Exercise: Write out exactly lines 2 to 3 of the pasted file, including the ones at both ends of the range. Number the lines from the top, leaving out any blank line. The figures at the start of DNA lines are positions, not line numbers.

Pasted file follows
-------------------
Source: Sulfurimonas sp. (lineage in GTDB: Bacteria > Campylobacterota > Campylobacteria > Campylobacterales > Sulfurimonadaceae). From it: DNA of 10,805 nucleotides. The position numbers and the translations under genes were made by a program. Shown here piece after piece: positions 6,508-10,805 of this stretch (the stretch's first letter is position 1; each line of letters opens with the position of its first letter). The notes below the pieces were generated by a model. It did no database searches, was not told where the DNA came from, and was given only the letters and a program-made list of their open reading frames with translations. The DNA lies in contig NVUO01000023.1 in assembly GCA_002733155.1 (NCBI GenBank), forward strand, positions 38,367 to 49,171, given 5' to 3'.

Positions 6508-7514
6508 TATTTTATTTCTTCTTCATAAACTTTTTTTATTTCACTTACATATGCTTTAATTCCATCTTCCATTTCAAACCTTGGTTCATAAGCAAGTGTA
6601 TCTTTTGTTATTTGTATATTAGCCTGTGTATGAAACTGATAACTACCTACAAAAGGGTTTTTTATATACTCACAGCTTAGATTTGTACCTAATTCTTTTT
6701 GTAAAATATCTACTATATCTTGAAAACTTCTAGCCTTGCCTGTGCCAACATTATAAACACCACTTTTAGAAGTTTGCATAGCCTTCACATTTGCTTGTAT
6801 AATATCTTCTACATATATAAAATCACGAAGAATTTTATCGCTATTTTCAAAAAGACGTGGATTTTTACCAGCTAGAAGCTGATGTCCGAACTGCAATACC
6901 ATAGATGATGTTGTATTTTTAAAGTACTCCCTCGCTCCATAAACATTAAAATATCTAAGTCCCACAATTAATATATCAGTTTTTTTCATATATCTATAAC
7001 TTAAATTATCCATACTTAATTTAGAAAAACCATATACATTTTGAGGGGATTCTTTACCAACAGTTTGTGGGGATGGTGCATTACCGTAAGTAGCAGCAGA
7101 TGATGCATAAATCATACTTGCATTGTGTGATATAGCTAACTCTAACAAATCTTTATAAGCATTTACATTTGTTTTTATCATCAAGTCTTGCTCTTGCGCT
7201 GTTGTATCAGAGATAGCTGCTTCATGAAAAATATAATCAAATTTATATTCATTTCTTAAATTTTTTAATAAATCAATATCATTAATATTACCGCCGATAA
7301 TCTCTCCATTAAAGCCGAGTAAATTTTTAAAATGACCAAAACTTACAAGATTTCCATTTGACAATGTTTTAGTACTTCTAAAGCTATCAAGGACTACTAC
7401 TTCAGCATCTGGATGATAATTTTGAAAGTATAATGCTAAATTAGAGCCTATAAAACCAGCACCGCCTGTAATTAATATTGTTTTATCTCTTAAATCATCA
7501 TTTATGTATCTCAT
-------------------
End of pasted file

Positions 6508-7514
6508 TATTTTATTTCTTCTTCATAAACTTTTTTTATTTCACTTACATATGCTTTAATTCCATCTTCCATTTCAAACCTTGGTTCATAAGCAAGTGTA